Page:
A Tribute to My Best Friend
My best friend, Ken Moar, died August 19, 2009, according to his obituary, “from complications of a long and happy life” — his own words. His body was 90 years old, but his mind was as lithe as any man half his age.
Ken was a World War II hero, piloting Lancaster Bomber missions for the Royal Canadian Air Force. Of 17 pilots who went to England in 1943, he was the sole survivor.
I first met Ken when I was a freshman Christian and he was a sophomore. Our church was starting a new program of evangelism and discipleship. They asked Ken and his wife, Lee, to head up the evangelism program. They asked my wife, Patsy, and me to head up the basics class for new Christians. And, wisely, they stuck all of us together in a leadership Bible study together.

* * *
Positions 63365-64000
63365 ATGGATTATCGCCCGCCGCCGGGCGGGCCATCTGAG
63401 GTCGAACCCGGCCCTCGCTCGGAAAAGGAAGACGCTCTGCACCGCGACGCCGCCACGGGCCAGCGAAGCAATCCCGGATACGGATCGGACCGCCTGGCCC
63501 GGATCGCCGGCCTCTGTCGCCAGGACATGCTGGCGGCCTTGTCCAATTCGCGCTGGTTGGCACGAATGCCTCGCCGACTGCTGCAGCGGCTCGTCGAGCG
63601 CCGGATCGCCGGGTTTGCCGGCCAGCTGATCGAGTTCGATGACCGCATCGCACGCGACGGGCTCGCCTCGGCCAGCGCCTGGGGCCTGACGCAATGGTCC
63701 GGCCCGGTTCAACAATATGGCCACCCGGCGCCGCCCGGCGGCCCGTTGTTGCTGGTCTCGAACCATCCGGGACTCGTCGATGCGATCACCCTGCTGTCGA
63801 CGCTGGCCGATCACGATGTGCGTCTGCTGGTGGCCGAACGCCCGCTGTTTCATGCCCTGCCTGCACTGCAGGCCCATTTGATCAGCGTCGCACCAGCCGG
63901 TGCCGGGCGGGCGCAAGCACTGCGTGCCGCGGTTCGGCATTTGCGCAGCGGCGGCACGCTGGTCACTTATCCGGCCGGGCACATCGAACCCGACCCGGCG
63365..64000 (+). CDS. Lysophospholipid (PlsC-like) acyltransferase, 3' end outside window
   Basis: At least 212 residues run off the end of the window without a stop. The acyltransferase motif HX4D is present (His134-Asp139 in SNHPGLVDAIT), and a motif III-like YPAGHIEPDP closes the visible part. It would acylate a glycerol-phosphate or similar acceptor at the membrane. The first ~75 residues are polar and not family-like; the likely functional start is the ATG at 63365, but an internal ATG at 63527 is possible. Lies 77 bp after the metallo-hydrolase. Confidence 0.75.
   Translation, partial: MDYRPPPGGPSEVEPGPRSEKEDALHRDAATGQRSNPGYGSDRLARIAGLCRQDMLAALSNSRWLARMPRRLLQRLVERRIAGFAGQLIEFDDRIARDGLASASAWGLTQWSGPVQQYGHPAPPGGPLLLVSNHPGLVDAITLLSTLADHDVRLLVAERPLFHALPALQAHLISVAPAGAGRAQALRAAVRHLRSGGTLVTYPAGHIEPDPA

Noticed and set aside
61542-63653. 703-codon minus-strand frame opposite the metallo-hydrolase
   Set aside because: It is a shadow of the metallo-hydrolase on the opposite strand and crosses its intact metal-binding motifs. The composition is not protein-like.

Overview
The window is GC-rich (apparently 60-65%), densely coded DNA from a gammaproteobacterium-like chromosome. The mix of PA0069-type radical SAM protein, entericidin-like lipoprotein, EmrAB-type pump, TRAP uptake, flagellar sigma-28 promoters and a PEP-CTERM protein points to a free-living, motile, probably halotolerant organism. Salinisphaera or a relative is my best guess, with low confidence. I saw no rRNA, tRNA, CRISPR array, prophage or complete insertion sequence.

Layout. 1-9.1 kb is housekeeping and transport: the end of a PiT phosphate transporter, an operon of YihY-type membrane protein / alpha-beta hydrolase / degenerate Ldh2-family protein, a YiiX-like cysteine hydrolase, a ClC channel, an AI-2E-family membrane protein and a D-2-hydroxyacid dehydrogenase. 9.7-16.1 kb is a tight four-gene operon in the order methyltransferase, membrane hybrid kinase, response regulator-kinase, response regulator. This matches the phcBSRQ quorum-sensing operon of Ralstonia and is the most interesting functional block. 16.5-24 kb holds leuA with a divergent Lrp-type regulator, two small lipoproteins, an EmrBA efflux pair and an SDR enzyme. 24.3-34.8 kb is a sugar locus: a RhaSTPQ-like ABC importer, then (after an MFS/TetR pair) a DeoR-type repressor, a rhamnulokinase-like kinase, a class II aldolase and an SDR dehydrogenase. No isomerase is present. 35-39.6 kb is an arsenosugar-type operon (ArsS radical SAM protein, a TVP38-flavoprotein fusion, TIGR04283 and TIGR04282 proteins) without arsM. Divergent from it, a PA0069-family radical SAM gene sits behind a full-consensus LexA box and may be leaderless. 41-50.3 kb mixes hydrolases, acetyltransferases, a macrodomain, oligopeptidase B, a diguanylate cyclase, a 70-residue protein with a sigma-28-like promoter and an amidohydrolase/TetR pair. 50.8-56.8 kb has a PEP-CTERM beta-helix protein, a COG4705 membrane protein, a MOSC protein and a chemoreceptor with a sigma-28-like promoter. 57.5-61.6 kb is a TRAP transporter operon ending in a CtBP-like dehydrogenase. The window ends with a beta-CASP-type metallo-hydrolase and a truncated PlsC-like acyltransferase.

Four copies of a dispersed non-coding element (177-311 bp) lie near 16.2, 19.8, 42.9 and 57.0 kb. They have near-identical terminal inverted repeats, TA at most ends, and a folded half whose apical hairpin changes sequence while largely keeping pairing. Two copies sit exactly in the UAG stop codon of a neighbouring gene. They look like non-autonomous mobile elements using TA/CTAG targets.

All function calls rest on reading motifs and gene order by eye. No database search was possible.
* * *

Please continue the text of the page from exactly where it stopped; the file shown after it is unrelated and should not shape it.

I soon found myself at a men’s retreat at Windy Gap, North Carolina. Tom Skinner was the main speaker. He said if you want to change your community, become to someone else what you want your community to become, and that will create a model that is so powerful that others will be attracted to it.
The next Sunday, I saw Ken standing in the hall at church. His usual sanguine self, he cut a striking, masculine silhouette against the ordinary men who listened in rapt attention to one of his tall tales — he loved to laugh and make others laugh. When he had a moment alone, I told Ken what Tom had said and asked if he would like to meet once a week for lunch.
“Sure!” he said, and we did that for the next 32 years.
Someone once asked, “What do you talk about?” We talked about our spiritual journeys, our families, our hopes and dreams, our troubles, and an occasional gripe about the direction the world is headed. But most of all we talked about Jesus, and we prayed for all who needed help or salvation. I don’t know how much we changed our community, but I know we changed each other.
So long, Ken. You were a great, irreplaceable friend, and I will always love you.
Yours for changed lives,
Patrick Morley, Ph.D.